Vice President Joe Biden released a Cancer Moonshot Task Force report Monday morning that lays out a roadmap for the next administration to continue his effort to achieve a decade’s worth of cancer progress in five years.
But critics said the moonshot’s lofty goals won’t be met without major new funding that Congress has yet to approve.
The report describes five categories corresponding to the moonshot’s goals of accelerating scientific breakthroughs and treatments for patients, making better use of data, strengthening cancer prevention and diagnosis, and improving access to care.
While the president has asked for a $1 billion boost in cancer funding, the moonshot’s executive director, Greg Simon, said the government projects outlined in the report are all tasks that the 20 federal agencies involved in the task force were currently undertaking or preparing within their current budgets.
Their proposals “are intended to make clear the opportunities on the horizon and the importance of the President’s $1 billion proposal to invest in the cancer moonshot,” the report says. However, the bulk of the additional money is needed to accomplish the recommendations that a blue ribbon panel for the National Cancer Institute put forth in September, Simon told reporters Monday. “That is where the new money is more crucial.”
The president asked for $755 million for new cancer-related research activities at NIH and FDA in fiscal year 2017. Congress already provided $195 million for cancer activities in FY 2016. Cancer advocates are pushing for the additional money in appropriations bills, and through the 21st Century Cures legislation, which could come together in the lame duck period post-election.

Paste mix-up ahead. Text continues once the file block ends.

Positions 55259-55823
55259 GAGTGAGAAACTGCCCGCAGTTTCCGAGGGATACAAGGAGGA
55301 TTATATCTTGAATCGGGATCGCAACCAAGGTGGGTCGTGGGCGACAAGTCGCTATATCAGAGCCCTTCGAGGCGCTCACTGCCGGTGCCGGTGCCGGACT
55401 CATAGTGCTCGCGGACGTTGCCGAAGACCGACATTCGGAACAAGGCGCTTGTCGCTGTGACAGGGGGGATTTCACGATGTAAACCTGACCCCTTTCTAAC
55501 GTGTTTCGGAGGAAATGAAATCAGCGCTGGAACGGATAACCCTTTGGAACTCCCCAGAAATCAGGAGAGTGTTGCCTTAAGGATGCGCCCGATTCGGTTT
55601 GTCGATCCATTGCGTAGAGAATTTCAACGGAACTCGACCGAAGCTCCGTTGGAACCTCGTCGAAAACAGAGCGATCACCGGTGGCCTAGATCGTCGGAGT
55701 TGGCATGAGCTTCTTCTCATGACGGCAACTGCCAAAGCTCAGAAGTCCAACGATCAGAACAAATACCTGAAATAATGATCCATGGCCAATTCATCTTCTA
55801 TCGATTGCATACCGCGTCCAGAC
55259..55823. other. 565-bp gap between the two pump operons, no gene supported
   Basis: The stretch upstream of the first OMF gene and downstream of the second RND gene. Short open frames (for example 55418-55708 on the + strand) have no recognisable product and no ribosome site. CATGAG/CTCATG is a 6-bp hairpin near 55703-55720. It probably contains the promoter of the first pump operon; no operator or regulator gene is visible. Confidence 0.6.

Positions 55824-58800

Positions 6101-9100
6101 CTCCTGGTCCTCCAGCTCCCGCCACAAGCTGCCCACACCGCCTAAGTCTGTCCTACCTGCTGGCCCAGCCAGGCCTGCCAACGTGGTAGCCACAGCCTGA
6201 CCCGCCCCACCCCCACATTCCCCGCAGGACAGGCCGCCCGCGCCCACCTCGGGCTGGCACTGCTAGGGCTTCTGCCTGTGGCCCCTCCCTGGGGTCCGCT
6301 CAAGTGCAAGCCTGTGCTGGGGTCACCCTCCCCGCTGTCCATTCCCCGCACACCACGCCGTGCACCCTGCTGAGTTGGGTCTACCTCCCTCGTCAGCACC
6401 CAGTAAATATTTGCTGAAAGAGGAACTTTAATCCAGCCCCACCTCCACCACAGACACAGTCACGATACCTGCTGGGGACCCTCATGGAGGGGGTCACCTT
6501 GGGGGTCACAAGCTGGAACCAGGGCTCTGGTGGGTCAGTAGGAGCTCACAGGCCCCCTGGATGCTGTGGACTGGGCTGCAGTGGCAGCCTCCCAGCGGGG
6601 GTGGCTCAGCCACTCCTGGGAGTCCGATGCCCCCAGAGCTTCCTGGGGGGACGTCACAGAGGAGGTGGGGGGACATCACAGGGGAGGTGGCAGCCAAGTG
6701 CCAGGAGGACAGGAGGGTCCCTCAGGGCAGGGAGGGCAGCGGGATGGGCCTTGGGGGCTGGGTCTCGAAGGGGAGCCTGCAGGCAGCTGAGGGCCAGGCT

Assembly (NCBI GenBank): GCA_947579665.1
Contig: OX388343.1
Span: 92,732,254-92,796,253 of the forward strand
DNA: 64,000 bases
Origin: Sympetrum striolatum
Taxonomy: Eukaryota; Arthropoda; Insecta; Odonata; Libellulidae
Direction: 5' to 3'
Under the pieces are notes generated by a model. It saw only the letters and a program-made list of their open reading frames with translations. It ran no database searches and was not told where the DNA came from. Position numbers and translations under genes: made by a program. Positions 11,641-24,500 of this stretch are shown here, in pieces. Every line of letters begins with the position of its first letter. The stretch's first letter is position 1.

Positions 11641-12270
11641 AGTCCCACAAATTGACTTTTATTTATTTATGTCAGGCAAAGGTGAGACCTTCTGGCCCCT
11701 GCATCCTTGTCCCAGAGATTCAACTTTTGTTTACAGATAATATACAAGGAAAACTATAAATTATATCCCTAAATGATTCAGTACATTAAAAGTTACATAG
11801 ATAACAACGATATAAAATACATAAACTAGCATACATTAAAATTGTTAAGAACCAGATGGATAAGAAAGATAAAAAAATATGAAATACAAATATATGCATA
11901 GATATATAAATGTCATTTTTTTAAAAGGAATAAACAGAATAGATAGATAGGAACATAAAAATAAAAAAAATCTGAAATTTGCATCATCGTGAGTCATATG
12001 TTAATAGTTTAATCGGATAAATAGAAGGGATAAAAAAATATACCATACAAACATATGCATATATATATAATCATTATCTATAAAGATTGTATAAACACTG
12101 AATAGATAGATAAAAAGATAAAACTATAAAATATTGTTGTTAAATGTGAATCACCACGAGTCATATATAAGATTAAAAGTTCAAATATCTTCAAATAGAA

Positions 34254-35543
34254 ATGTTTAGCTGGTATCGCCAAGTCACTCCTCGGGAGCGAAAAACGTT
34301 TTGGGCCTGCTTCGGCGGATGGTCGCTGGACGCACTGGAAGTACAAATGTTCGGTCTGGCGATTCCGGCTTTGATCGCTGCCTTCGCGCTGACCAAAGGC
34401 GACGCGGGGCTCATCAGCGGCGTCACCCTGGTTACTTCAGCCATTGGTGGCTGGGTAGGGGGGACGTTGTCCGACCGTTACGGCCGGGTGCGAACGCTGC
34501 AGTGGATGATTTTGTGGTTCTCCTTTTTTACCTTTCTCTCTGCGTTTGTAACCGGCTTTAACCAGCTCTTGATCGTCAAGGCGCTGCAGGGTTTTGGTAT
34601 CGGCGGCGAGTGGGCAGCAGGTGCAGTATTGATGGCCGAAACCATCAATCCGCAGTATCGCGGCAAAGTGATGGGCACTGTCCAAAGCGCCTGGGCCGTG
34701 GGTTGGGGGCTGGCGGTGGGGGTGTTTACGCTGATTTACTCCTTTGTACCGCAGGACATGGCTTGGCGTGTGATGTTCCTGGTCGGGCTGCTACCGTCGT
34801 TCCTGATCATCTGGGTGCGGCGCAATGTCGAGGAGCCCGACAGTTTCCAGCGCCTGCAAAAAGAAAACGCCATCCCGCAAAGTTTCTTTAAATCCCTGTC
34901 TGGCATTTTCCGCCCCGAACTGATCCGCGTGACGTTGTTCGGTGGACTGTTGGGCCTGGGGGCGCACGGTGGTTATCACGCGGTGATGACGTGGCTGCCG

The vice president waxed lyrical in his report to President Barack Obama on the moonshot Monday. “The mission of this Cancer Moonshot is not to start another war on cancer, but to win the one President Nixon declared in 1971. At that time, we didn’t have the army organized, didn’t have the military intelligence to know the enemy well, and therefore didn’t have the comprehensive strategy needed to launch a successful attack — now we do,” Biden wrote.
But many of the projects described by the task force were set in motion prior to the moonshot itself or even required by existing federal laws. That’s given critics an opportunity to say that Biden has overpromised.
“It is as if someone said, ‘Make a list of all the things we are already doing or would do anyway,’ and then write at the top ‘moonshot,’” oncologist Vinay Prasad said of the Moonshot Task Force report. “The major beneficiaries seem to be the commercial partners who are getting the free advertisement … but I see zero efforts that would actually constitute a moonshot.”
Real progress would require a longer-term sustained commitment to basic science funding on the order of $200 billion over 20 years, said Prasad, who conducts research on health policy at Oregon Health and Sciences University.
The task force projects are popular, however, and they are being cheered by many in the medical advocacy community.